Mr Higginbotham observed that while fundus photography will always have a role, it will increasingly become part of the OCT device.

There is also the potential for corneal topography to be performed with an OCT.

“Ultimately you will be left with fewer standalone devices and more multifunction devices,” he said.

Mr Higginbotham believes that OCT will eventually become “an absolute mainstay” of optometry practice.

“OCT is here to stay, definitely. It isn’t just one of those flash in the pan technologies that have come and gone,” he concluded.

Increasing uptake

Clinical market development manager at Heidelberg Engineering, Tim Cole, used OCT every day as an NHS medical photographer before he shifted into an industry role eight years ago.

He has noticed a shift in the uptake of OCT devices during that time. 

Tim Cole
Tim Cole

What was previously the domain of high-end independents, has now been embraced by a broader range of practices.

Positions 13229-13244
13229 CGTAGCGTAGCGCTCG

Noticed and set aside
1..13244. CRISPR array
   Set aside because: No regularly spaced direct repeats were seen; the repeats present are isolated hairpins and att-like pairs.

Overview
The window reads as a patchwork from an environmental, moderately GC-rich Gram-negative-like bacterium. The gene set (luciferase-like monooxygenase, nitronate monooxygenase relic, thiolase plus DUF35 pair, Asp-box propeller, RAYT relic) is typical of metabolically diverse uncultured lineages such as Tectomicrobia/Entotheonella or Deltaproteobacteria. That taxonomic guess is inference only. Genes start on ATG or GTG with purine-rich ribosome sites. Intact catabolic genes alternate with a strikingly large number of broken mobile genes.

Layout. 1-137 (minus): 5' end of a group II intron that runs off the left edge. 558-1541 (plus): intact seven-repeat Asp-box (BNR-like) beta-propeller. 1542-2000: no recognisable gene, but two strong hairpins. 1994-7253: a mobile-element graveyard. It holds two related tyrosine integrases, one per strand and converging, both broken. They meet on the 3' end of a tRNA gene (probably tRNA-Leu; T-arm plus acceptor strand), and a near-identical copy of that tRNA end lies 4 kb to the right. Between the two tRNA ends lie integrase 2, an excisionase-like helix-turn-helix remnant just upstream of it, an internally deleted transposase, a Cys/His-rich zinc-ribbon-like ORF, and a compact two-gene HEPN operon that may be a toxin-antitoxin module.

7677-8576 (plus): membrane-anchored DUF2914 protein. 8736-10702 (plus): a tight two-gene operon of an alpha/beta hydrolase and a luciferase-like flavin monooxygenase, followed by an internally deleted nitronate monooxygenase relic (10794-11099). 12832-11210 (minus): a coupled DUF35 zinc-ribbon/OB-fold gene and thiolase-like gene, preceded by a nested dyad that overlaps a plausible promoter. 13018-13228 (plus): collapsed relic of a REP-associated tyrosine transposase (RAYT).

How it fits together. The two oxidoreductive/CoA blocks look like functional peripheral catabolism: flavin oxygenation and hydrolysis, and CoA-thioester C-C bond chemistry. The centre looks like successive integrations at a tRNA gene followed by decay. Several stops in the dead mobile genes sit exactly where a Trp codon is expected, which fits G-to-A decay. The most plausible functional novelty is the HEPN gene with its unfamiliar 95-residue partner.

“Now we are at the point where the multiples are taking on OCT,” he said.

“I think in two or three years it will be a fairly normal thing to see in every test room,” Mr Cole shared.

To ensure the success of the technology going forward, Mr Cole believes education will be key.

“OCT is a complicated subject. It is not like any other machine where you can just press a button, get some numbers or a colour map and make your clinical decision based on that,” he shared.

“Where I have seen it used most successfully, it is just one of the tests that you have before you see the optometrist”

Heidelberg Engineering clinical market development manager, Tim Cole

The level of detail provided by an OCT scan means that optometrists are able to spot conditions that would previously have been missed.

“I have met so many optometrists who say, ‘I never realised how many patients of mine had an epiretinal membrane.’ Unless you are highly skilled on Volk, you are not going to see things just by examining the eye,” Mr Cole said.